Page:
Posts Tagged: David Lynch

Scene Breakdown: Blue Velvet

I knew I would get to this movie eventually, but initially I had a different scene planned. Recently, I got to see a screening of Blue Velvet at the Starz Filmcenter and my intentions changed. Part of it was the other scene, upon further review, carried more of a performance punch rather than an editorial one; and I think part of it was that my sensibilities have changed a bit in the time since I last saw the film a couple years ago.

David Lynch’s work holds a special place in my film vernacular, and led me to his stylistic counterparts Brian De Palma and David Cronenberg, who have also become favorites of mine. Blue Velvet is a “surrealist mystery”, as many film historians have deemed it, but I’m drawn to the dark, twisted intrigue of the classic thriller. It starts with a college boy, Jeffrey, who while visiting home finds a severed ear that leads him down a dangerous road of sex and violence. Ok, so sorry for the cheesy ass synopsis. Most of my analysis is from a film editorial perspective but there will certainly be comments that deal more with directing and the other disciplines. First, I have to give credit where credit is due.

Blue Velvet was released in 1986. The writer and director was David Lynch, the Film Editor was Duwayne Dunham, and the Cinematographer was Frederick Elmes. This scene comes right before the climactic finale where Jeffery returns to the apartment that much of the mystery takes place in. The scene begins at the 1-hour, 46-minute, and 55 second mark and is just over 2 minutes long. As in previous posts, for a couple examples I used multiple screenshots over the length of one shot to show varying action and camera moves.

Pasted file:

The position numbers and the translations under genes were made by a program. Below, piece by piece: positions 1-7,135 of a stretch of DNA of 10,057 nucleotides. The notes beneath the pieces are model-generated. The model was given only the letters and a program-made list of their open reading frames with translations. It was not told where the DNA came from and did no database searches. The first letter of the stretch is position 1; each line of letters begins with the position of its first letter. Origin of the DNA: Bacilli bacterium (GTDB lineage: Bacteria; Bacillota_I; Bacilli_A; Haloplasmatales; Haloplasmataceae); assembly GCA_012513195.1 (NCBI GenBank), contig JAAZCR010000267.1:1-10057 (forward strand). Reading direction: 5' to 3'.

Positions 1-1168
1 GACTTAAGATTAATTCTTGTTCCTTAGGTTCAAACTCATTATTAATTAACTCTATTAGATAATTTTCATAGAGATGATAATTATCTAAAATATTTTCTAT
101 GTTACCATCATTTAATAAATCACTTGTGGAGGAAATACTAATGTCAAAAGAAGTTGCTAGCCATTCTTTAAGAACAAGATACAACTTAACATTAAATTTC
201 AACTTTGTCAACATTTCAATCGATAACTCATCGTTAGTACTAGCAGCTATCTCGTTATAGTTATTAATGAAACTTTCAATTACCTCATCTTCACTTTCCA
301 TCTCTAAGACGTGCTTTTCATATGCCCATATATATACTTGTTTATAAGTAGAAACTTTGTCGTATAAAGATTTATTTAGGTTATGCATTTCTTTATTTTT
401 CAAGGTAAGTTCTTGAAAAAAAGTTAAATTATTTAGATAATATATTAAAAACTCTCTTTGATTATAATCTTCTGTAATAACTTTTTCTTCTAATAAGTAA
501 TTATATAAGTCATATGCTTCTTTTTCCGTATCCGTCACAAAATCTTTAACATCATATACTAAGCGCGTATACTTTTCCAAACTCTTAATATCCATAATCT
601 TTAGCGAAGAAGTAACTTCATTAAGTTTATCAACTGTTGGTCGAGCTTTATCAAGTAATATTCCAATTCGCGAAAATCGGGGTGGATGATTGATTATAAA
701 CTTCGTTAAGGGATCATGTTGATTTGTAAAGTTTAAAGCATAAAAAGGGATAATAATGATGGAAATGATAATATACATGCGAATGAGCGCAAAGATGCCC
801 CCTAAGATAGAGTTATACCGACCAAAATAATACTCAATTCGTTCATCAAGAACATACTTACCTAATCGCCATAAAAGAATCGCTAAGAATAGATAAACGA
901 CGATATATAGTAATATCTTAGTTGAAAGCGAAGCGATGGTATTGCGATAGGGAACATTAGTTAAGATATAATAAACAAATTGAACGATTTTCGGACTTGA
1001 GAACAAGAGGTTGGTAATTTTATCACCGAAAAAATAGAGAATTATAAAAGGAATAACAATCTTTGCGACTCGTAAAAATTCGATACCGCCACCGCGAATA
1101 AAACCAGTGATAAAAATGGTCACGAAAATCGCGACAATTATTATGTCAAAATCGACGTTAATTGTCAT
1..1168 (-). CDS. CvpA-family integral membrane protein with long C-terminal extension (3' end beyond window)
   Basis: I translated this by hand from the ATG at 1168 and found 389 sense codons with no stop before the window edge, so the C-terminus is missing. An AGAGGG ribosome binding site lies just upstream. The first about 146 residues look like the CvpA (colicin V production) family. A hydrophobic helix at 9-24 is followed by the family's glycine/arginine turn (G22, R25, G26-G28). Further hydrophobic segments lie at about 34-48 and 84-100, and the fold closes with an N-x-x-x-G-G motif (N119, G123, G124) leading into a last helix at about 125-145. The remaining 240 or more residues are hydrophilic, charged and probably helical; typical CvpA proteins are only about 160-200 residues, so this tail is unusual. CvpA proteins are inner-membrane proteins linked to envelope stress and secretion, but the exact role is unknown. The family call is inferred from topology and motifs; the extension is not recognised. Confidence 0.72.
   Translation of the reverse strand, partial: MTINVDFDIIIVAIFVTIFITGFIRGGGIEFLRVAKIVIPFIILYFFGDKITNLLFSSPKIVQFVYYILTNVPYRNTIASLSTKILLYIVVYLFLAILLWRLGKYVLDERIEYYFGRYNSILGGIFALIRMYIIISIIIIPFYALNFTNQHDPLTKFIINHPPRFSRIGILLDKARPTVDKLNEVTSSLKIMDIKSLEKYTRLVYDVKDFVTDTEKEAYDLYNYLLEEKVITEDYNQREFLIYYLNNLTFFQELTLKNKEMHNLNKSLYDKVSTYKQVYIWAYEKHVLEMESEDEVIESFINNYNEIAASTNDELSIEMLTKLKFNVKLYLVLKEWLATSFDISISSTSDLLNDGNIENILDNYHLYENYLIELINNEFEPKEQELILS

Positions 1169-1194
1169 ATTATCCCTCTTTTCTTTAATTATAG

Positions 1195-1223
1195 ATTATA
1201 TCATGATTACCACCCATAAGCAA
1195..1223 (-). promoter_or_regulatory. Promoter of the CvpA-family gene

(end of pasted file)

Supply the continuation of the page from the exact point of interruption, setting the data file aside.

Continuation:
1) We start in the dark hallway outside of the apartment. Jeffery walks down the hallway towards the camera and the door to the apartment. Jeffery pauses at the door and looks down at the keys, taking a moment to collect himself. This moment gives us a chance to take in the sounds going on. One of the greatest qualities of Lynch’s films is the sound design; there always seem to be gorgeously creepy atmospheres established in the realm of sound. At this point, with the sound effects of footfalls and jingling keys halted; we hear a very low rhythmic tone coming in waves complimented with a much higher pitched steady tone much like electricity or cicadas. After the pause, Jeffery carefully unlocks the door and enters the apartment.

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2) We have a matched action cut from inside the apartment now of Jeffery coming through the door. As he moves slowly into the room the high pitched hum gains in volume and pitch, adding to the tension.

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3) Still in the same medium shot, Jeffery continues entering the room and as he looks around the corner, sees something and jumps back behind the wall. We don’t know what he saw, and rather than cut away we stay on Jeffery as he hides behind the wall. The editor could have done this sequence a couple different ways with different emotional responses. He could have had Jeffery start looking into the room, cut to what he is seeing, then cut back to Jeffery’s reaction or he could have shown Jeffery’s scared reaction then quickly cut to what he is looking at. Instead he holds on Jeffery without revealing what scared him. Now our imagination starts to run, wondering what horrific sight could have made him leap back like that. We stay on this shot for another 10 seconds after Jeffery reacts; seeing him cower and then inch his way back to look around the corner. Just as the light from the living room hits his face, we finally cut to what he is seeing.